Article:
A study by Audrey Henshall 1969-1978 edited by Frances Lynch and Peter Davey. iv+176 pages; illustrated throughout in colour and black & white (25 colour plates). 371 2017. Available both in printed and e-versions. Printed ISBN 9781784914684. Epublication ISBN 9781784914691. |
This is the first book ever devoted to the chambered tombs of the Isle of Man and, though there are no more than nine surviving monuments, they are of considerable interest and importance because of the central location of the island in the north Irish Sea where cultural influences and traditions of tomb building are mixed – and no doubt populations too.
These monuments, still impressive reminders of the past in our contemporary landscape, belong to the early 4th millennium BC when farming, one of the most significant movers of change in society, first came to the Isle of Man. These vast stone chambers speak of the power of ancestors, the continuity of family groups and the importance of the land and territory which sustained them.
Work on this book was begun in the 1960s by Audrey Henshall, the foremost authority on these monuments in Britain. It has been edited and brought up to date for publication by Frances Lynch and Peter Davey and contains a comprehensive study of previous work on the tombs, new plans and commentary on each site, and also a review of the associated finds from excavation. Appendices provide the final reports on previously unpublished excavations at King Orry’s Grave and Ballaharra.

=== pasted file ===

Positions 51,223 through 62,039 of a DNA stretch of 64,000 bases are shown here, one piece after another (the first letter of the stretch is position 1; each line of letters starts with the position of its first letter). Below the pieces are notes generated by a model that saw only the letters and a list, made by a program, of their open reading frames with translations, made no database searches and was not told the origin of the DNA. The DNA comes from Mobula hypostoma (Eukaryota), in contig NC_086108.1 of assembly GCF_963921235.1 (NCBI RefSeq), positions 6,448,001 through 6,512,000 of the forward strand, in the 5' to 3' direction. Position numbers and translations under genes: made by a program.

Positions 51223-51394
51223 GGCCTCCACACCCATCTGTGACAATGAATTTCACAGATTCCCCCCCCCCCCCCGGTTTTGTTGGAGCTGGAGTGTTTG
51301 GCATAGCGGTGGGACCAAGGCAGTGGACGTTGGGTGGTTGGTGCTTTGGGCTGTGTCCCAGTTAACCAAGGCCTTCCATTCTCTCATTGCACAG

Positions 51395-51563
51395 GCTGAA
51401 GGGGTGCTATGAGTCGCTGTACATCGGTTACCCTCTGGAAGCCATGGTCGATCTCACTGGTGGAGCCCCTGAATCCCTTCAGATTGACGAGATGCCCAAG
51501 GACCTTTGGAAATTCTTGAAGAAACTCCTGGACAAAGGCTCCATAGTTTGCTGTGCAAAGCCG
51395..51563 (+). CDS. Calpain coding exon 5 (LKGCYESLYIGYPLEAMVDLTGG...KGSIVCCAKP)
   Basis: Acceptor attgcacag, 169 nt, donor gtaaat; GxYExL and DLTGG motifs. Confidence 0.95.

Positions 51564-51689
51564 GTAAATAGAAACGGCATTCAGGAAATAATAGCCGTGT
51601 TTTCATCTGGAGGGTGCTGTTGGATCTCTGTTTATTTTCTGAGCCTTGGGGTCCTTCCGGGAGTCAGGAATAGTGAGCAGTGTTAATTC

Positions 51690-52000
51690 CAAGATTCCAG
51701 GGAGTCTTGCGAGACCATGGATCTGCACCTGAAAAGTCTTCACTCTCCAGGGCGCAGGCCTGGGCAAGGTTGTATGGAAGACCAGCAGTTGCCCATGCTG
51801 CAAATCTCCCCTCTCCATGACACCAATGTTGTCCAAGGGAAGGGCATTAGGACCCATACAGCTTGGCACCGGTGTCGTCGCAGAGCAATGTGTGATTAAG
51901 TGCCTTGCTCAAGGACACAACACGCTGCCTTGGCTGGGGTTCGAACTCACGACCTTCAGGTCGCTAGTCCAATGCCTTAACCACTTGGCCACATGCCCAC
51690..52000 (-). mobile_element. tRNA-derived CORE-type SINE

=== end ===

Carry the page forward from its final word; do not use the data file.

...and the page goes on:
‘This definitive account will appeal to scholars of British prehistory, as well as those interested in Manx studies… The book includes antiquarian plans and sketches, excavation data, and artefactual information. It is sumptuously and helpfully illustrated and has been edited into an accessible format – each monument being described within a specific section. Its manageable size and weight mean the book could be used as a field reference guide by experts, students, and amateurs alike.’ – Fraser Brown (Current Archaeology, Issue 341, August 2018)
The epublication is available in PDF format.
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